Available Light: Times Square at Night

Times Square lights on car, 1953
Times Square lights on car, 1953
Davy Crockett movie at the Globe Theater, 1955
Davy Crockett movie at the Globe Theater, 1955

As a boy growing up in Brooklyn, my first exposure to Times Square was during the day. While Coney Island was my first location of choice, I loved playing hooky from school and heading uptown to Times Square to catch the first run movies complete with live stage show and organ music at intermission and plenty of candy. The Roxy, The Paramont, The Strand — these were the places I could get lost in for a few hours of big screen splendor. The next day I would share stories with my classmates of all the wonders I had seen — movies like Thirty Seconds over Tokyo, National Velvet or A Tree Grows in Brooklyn — innocent fare that you wouldn’t find in Times Square today! My friends were more than a little envious; not only for the adventure I’d had at the movies all by myself, but also the good luck of playing hooky and not getting caught. And then there was Radio City Music Hall. I remember being taken there by the mother of a girlfriend. It was like being in the Wizard of Oz for me.

Cruising on Saturday night, 1957  Here the old Apollo Theater on 42nd Street specialized in foreign films, which were a bit sophisticated for me at the time!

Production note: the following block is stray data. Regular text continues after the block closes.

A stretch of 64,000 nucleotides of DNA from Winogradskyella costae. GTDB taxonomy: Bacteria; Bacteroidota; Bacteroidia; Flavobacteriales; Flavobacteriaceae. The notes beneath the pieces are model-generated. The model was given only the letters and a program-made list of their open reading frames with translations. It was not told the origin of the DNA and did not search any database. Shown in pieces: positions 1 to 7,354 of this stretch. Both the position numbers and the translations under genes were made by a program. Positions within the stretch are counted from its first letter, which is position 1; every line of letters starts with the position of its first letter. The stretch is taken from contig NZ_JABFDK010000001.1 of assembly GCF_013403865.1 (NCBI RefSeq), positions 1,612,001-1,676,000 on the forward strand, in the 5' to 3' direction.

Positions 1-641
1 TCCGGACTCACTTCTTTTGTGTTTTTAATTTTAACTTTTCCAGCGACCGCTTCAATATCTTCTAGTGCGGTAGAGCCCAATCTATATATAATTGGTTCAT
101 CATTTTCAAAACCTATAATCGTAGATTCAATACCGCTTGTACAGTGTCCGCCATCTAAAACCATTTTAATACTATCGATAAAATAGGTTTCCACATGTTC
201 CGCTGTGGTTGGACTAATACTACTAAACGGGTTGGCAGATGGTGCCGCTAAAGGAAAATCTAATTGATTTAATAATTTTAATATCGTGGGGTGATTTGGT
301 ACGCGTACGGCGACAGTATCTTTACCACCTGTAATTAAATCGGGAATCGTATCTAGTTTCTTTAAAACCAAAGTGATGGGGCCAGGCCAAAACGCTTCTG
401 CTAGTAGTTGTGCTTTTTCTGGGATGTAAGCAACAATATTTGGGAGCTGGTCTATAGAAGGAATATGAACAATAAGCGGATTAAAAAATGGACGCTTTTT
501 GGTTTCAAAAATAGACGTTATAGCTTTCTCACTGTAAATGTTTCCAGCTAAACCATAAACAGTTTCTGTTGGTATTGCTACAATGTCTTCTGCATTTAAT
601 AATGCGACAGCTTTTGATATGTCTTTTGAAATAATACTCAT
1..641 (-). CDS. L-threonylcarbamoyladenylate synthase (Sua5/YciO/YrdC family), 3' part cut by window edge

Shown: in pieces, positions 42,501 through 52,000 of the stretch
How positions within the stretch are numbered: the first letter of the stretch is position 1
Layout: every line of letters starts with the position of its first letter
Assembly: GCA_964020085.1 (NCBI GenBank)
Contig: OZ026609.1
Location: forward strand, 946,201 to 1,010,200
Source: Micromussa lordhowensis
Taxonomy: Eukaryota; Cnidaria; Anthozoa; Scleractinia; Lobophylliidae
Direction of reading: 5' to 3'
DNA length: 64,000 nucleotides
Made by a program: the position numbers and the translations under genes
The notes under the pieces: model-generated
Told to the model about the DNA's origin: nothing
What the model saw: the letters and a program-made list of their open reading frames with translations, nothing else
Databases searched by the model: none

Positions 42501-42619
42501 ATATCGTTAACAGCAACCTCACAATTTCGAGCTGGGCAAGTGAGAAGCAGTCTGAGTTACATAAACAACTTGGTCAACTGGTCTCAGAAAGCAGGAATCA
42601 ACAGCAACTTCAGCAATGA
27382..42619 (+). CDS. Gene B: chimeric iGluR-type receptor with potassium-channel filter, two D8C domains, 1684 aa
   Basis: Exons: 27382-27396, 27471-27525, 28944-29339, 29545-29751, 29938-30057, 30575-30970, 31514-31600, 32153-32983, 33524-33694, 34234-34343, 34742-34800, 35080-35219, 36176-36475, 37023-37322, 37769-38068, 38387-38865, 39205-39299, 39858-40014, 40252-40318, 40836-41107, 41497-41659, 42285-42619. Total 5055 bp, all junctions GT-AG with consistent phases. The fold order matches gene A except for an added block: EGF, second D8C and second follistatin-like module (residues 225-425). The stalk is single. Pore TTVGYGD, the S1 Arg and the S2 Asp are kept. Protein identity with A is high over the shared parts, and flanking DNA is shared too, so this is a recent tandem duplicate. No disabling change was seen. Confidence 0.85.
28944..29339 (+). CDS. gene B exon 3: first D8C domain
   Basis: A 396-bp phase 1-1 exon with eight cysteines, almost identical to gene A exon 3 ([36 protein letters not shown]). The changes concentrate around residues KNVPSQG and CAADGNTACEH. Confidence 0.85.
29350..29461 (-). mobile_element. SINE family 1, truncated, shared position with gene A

Cruising on Saturday night, 1957 Here the old Apollo Theater on 42nd Street specialized in foreign films, which were a bit sophisticated for me at the time!

As I grew older and picked up a camera, I headed uptown because that’s where the lights were — a great place to be dazzled by big city life — a kind of uptown Coney Island — with all types of people, innocent and edgy, normal and bizarre, and more lights than anyplace in the world — at least back then! And instead of being in the movie theaters I found life on the street to be the movie, with all the neon lights one big marquee. Sometimes the lights were the main character and sometimes the people — drawn there by the Broadway shows, the seedy magazine shops, the window shopping, or the lights themselves. I almost always left my camera lens wide open so that the brilliance of the lights was exaggerated.

42nd Street Grant's short order cook, 1969
42nd Street Grant’s short order cook, 1969
Times Square Saturday night, 1957  Here Grant's cafeteria is shown across the street and reflected on the car
Times Square Saturday night, 1957

Then there was Grant’s cafeteria – corner of 42nd and 7th — a large hot dog and beer joint open to the sidewalk where a 10 ounce glass of beer was 35¢ and a hot dog 15¢. It wasn’t Nathan’s, but I didn’t hold that against it!

Times Square changed a lot from when I was a boy, but the lights are still the lights and photographing them at night will always be an attraction. Now with the evenings getting warmer you’ll have to decide whether to go down to Coney Island or up to Times Square. Either way you can’t go wrong.

1 comment

  1. michael

    thank you.

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